Sterling was down 0.7 per cent at a three-day low of $1.3057. It also sank 0.8 percent to 87.56 pence per euro, the day’s low.
Growing expectations that Britain might be able to avoid a no-deal Brexit had fuelled a rally in the pound this month against the euro and the dollar. But the currency edged down as politicians prepared to vote in the House of Commons, and slid sharply after Labour MP Yvette Cooper’s amendment failed to win enough votes.
Markets were focused on Amendment B, proposed by Ms Cooper, which sought to shift control from the government to Parliament and postpone to the Brexit process.
If successful, it could have given lawmakers who want to block or renegotiate Brexit a legal route to do so. But it was defeated by 321 votes to 298.
Amendment G by Dominic Grieve, the pro-EU Conservative MP, which would have given lawmakers a chance to propose their own Brexit debates in Parliament, was also voted down, with 321 votes against and only 301 votes in favour.
Labour MP Rachel Reeves’ amendment, which would have required the government to extend Article 50 without a deal before 26 February, was also defeated.
But an amendment by Conservative MP Caroline Spelman and Labour MP Jack Dromey did pass, 318 votes to 310. It was a non-binding call on the government to rule out leaving without a deal.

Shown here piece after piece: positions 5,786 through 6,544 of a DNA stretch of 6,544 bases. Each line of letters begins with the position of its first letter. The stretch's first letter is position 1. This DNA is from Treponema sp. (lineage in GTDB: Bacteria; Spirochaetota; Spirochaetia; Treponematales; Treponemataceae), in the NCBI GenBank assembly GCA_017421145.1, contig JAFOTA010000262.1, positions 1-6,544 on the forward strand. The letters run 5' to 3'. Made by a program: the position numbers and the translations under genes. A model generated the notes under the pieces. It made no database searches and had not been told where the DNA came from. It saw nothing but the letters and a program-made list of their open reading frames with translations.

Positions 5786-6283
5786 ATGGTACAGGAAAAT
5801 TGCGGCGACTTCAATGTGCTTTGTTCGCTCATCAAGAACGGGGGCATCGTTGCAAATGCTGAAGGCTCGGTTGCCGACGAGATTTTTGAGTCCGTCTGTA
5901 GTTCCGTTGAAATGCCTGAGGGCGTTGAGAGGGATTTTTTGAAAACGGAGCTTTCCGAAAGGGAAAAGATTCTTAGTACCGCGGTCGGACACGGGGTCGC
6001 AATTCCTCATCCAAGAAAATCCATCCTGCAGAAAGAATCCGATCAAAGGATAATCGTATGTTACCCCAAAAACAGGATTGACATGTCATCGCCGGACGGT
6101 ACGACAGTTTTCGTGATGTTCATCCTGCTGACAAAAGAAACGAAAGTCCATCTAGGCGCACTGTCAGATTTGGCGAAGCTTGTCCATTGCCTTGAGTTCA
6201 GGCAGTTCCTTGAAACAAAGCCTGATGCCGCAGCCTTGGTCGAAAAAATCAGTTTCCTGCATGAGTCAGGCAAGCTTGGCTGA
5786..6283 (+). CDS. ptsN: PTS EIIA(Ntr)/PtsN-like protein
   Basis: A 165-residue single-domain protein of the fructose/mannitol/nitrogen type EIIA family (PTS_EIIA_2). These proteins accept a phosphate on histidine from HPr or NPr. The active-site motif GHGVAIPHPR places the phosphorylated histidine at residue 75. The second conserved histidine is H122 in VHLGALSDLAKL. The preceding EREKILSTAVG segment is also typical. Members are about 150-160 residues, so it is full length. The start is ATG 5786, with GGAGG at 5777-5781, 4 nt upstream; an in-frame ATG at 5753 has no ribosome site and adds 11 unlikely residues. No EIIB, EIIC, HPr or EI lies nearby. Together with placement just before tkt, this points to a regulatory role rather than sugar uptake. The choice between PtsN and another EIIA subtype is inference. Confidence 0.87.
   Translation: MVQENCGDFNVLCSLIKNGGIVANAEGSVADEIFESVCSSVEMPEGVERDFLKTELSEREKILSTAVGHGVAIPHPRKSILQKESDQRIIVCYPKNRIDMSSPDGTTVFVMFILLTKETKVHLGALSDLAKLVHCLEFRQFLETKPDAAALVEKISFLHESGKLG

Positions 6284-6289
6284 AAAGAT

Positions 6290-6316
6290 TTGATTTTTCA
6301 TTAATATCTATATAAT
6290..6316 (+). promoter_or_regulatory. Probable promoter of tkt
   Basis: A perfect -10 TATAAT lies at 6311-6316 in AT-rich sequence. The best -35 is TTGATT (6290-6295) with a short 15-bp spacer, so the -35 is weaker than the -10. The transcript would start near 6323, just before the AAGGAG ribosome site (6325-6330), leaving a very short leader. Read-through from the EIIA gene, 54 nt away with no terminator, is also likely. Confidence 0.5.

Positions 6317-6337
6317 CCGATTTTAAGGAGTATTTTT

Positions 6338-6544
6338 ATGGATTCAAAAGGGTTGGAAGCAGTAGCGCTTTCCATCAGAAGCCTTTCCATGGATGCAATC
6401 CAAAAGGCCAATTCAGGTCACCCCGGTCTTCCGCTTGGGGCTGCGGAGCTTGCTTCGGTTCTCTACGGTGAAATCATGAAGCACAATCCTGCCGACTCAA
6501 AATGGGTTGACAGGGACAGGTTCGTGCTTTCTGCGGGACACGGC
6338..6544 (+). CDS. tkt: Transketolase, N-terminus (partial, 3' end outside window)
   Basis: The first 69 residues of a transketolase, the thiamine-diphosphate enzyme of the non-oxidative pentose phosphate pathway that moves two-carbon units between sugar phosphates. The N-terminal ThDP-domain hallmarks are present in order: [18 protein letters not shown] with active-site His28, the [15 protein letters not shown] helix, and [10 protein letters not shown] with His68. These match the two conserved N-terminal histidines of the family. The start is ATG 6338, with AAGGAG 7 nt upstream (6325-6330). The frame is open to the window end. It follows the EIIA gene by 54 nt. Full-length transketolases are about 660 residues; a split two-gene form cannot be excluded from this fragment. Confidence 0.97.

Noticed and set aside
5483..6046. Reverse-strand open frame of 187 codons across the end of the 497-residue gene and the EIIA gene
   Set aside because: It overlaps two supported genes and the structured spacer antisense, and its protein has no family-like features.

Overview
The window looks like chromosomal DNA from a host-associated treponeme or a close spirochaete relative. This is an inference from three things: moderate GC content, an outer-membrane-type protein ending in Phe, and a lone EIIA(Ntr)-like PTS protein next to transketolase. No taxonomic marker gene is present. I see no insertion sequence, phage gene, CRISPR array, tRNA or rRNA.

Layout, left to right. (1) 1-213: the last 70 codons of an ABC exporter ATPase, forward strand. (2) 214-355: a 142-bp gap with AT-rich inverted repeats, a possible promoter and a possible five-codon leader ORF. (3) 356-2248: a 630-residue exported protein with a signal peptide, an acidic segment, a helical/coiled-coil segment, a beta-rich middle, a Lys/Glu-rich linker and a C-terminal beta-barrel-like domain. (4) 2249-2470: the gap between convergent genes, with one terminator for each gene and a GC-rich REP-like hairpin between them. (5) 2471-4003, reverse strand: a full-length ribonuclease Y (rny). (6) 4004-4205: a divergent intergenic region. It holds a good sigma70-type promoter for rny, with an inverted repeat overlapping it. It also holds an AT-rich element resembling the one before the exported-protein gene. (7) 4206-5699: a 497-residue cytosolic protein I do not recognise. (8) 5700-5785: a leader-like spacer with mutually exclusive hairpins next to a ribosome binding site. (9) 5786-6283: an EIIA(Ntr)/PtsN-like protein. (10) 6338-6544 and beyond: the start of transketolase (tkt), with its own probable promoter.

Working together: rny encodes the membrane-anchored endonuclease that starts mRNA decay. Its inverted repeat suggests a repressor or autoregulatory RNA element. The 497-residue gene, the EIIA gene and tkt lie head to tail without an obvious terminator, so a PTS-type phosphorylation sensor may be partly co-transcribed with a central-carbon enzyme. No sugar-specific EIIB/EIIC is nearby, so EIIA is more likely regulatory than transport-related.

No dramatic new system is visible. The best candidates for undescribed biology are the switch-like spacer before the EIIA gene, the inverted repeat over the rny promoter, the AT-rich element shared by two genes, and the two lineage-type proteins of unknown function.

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MPs also in favour of a proposal which calls on the government to replace the so-called Northern Irish backstop with alternative arrangements. The amendment, put forward by influential Conservative lawmaker Graham Brady, won 317 votes to 301.
Prime Minister Theresa May hopes it will strengthen her hand when she returns to Brussels to try to renegotiate the Brexit deal.
“We are looking again at the Brexit deadline of March 29 as a cliff-edge event... That disappointed many betting on a sterling recovery,” said WorldFirst head of FX strategy Jeremy Cook on Tuesday’s evening fall.
Speaker Bercow’s announcement that seven amendments had been chosen for voting sent sterling to a session high of $1.32 earlier on Tuesday. But prior to the votes that gone under way at 7pm, sterling was down 0.2 percent versus the dollar at $1.3135. It also fell 0.2 percent against the euro.
The pound remained below a three-and-a-half month high of $1.3218 on Tuesday. A spike in volatility in derivatives market reflected nervousness about the likely outcome of tonight’s votes.
Earlier this month leading bank Citigroup advised its clients to stop trading the pound in the run-up to a vote on Ms May’s Brexit deal because of the volatility around the widely-predicted defeat.
The bank warned high net worth clients to avoid trading sterling in the short term because of the huge swings likely as uncertainty over the process drags on.
Additional reporting by agencies